Inside Pitch: Dan Johnson, Odd Man Out?

Barring a trade in the next month, the A's will once again arrive in spring training with a glut of left-handed-hitting first basemen and designated hitters.<br><br> And the odd man out is again likely to be the reigning Most Valuable Player of the Pacific Coast League.<br><br> A year ago, that was Graham Koonce.<br><br> This year, that could be Dan Johnson.

If either hit right-handed, they would provide a nice complement to first baseman Scott Hatteberg and designated hitter Erubiel Durazo on days the opposition starts a left-handed pitcher.

The A's signed Eric Karros to fill that role last year, but his opportunities were slim and his production was slimmer.

Koonce was forced to return to Class AAA Sacramento, where he shared the 1B/DH duties with Johnson, and didn't put up the same numbers. Teammates felt for him and thought he might be headed to Japan this year, but instead he signed with the Pittsburgh Pirates as a six-year minor league free agent.

While Koonce's stock dropped, Johnson continued to shine.

On the heels of hitting .290 with 27 home runs, 114 RBIs and an 869 OPS at Double-A Midland in 2003, Johnson hit .299 with 29 home runs, 111 RBIs and a 937 OPS at Sacramento in 2004.

Those numbers usually ensure a job in the majors, especially on a cash-strapped team like the A's, who need to introduce cheap young players into the mix every year. But not this time.

Hatteberg and Durazo are both big favorites of the front office. Hatteberg is the final year of a two-year contract and coming off a career-best season. Durazo is under the A's control and will go to salary arbitration if the A's can't settle on a contract with his agent. There was some speculation that Johnson could be moved to the outfield. He played a few games in left field last season and again in a Mexican Winter League, but that wasn't because the A's were looking to change his position.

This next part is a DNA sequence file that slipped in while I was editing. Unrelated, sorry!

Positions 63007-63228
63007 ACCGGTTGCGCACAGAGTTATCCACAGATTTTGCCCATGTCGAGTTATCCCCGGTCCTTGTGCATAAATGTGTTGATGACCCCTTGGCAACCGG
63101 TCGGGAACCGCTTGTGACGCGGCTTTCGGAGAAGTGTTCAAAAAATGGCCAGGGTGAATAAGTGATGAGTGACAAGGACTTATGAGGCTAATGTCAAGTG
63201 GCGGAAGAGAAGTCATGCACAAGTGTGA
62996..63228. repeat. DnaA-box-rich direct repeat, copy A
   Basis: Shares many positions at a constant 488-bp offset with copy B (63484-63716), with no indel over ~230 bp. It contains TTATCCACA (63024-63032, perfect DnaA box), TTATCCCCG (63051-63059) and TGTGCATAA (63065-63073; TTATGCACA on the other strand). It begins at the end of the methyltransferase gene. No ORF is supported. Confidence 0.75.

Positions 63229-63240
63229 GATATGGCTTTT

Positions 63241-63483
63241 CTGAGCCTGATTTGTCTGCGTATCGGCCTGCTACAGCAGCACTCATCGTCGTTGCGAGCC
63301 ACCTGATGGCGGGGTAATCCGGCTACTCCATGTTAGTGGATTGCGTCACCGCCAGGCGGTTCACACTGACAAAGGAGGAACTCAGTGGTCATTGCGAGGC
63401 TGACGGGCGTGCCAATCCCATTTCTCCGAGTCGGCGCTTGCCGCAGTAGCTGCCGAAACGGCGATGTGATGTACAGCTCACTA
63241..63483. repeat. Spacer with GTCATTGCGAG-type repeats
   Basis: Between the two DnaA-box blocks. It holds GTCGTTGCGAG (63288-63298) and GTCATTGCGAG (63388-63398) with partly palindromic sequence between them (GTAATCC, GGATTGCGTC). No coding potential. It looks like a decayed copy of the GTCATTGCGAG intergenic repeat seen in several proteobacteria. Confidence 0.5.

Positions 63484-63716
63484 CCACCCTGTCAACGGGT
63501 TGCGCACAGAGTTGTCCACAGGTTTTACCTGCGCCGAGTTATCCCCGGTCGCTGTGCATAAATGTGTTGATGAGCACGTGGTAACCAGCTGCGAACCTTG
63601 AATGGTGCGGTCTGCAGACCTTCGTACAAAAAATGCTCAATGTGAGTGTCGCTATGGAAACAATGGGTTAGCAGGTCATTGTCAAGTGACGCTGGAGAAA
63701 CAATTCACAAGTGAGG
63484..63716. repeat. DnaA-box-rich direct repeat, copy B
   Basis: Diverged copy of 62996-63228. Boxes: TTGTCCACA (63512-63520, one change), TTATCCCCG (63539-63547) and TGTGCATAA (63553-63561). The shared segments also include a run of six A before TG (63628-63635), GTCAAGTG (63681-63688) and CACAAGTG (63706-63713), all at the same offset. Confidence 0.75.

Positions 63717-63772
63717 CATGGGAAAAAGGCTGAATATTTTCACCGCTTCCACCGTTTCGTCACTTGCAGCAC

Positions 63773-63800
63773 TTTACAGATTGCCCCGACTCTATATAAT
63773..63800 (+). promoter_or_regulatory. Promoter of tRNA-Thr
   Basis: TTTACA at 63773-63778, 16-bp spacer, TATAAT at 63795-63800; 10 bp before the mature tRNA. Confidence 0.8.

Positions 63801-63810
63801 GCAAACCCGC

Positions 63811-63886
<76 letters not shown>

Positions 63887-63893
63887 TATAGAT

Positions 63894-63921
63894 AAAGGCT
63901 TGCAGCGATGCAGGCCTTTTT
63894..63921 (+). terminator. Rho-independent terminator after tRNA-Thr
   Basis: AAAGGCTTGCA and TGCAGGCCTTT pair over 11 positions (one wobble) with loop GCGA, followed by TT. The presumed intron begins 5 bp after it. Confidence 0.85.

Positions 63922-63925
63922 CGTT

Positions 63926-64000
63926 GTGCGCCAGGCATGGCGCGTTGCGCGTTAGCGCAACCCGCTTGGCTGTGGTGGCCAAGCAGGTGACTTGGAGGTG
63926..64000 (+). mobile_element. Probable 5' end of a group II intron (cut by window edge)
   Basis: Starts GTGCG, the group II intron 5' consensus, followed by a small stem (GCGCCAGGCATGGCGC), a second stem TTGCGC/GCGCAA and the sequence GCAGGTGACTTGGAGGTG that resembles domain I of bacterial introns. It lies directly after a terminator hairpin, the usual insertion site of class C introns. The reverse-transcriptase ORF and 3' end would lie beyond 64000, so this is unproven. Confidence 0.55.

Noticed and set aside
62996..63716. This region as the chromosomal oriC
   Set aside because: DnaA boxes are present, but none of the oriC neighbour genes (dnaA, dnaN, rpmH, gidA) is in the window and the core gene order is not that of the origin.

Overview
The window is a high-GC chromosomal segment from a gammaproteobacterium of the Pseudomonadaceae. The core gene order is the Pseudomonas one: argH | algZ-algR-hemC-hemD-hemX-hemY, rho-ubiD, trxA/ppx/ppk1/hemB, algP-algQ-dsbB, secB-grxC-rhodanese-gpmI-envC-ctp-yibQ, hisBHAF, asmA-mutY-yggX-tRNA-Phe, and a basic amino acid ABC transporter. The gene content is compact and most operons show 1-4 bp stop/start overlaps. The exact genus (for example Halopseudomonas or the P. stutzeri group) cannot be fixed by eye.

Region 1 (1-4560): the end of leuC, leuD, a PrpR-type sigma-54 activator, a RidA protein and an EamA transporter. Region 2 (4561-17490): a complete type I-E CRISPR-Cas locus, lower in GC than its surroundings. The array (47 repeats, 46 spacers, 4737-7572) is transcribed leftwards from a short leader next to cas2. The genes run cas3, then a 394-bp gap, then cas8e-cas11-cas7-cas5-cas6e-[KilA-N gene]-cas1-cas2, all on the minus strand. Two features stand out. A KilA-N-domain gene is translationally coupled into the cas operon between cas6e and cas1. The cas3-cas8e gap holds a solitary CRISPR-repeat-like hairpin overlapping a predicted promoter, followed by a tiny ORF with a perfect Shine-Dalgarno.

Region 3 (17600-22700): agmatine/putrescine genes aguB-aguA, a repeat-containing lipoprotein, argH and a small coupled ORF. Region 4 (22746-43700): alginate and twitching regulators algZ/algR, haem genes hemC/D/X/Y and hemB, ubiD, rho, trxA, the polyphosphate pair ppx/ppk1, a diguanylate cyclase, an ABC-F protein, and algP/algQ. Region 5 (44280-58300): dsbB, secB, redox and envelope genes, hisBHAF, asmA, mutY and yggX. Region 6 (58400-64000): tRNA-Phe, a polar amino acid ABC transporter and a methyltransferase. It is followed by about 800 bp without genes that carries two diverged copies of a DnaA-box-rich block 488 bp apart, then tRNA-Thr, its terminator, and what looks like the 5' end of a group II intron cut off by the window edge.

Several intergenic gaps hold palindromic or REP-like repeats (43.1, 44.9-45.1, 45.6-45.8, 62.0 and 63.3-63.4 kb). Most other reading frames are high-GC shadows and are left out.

"It's probably not bad for him," general manager Billy Beane said. "It's not something we requested as an organization. (If) they are doing it, they must need him to play out there. It doesn't hurt. But I don't think it's realistic to consider Dan an outfielder at this point in his career or any point of his career. He's a first baseman or a DH."

Besides, the A's are already overloaded with outfielders. Eric Byrnes, Mark Kotsay and Nick Swisher figure to start. Charles Thomas, part of the Hudson trade, will be given every chance to start, and Bobby Kielty remains in the mix.

Therefore, Johnson must be patient. If somebody gets hurt, his presence provides excellent depth. If not, he could spend another year at Sacramento and hope to learn from what he saw Koonce go through last year.


--DH Erubiel Durazo doesn't need to play winter ball anymore to impress major league teams, but he continues to play for his hometown Hermosillo Orange Growers for about a week. This year, Durazo was just 3-for-19 in six games with a double his only extra-base hit.

--INF Marco Scutaro, who got the majority of the time at second base last season with Mark Ellis out for the year, will be in a fight for a job with the acquisition of Keith Ginter and Ellis returning. Scutaro is hitting .313 for Caracas in the Venezuelan League.

--OF Eric Byrnes, one of the most popular Americans to ever play in the Dominican Winter League, is playing again this year for the playoffs. Byrnes' all-out hustle won him many fans, as it does everywhere.

--RHP Juan Cruz, a reliever acquired in the Tim Hudson trade, is another player who doesn't need to impress in the winter leagues, but he does it out of honor for his country, the Dominican Republic. Cruz picked up a victory for Licey in the round-robin playoff game.

BY THE NUMBERS: 19 -- INF Keith Ginter's home run total in just 386 at-bats for Milwaukee last season.

QUOTE TO NOTE: "I have more experience at second. I played third base quite a bit and felt comfortable. When you're bouncing from position to position, it's tough to get comfortable at one. I played a little outfield. I could probably play both corner outfield positions. I'm not going to say I'm going to make diving catches. But I'll make the routine play and won't hurt you too much." -- Keith Ginter, analyzing his defensive abilities at different positions.

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